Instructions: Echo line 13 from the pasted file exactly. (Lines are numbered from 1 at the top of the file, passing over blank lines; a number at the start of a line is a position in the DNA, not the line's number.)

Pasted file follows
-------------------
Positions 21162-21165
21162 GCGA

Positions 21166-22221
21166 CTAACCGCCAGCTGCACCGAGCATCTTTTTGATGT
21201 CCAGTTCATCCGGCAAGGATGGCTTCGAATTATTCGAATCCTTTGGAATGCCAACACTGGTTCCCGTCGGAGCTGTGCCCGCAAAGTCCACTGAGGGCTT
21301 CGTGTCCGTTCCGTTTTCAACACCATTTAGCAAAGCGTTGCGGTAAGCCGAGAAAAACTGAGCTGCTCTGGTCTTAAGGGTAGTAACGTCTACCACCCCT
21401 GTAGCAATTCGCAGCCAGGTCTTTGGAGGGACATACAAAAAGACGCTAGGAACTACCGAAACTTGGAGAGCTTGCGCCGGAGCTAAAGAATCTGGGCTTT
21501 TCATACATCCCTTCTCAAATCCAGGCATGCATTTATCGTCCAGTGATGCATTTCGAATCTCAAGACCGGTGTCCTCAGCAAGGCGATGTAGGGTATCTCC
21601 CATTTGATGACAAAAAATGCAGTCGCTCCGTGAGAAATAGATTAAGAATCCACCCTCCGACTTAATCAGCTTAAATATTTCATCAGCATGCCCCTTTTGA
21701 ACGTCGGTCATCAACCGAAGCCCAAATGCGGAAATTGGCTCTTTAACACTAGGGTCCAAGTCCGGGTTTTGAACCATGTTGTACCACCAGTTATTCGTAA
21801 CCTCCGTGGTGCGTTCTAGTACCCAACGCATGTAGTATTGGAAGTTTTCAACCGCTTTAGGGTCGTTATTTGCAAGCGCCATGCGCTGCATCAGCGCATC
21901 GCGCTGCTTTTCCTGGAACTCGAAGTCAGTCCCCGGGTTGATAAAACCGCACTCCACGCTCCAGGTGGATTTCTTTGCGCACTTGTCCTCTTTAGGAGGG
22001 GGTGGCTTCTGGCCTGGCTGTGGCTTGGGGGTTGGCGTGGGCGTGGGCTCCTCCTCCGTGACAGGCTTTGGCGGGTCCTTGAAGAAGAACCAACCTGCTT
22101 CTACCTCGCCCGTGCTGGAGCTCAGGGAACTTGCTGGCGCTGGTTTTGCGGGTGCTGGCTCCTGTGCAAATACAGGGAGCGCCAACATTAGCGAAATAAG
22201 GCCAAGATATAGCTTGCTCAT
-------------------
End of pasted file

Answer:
22001 GGTGGCTTCTGGCCTGGCTGTGGCTTGGGGGTTGGCGTGGGCGTGGGCTCCTCCTCCGTGACAGGCTTTGGCGGGTCCTTGAAGAAGAACCAACCTGCTT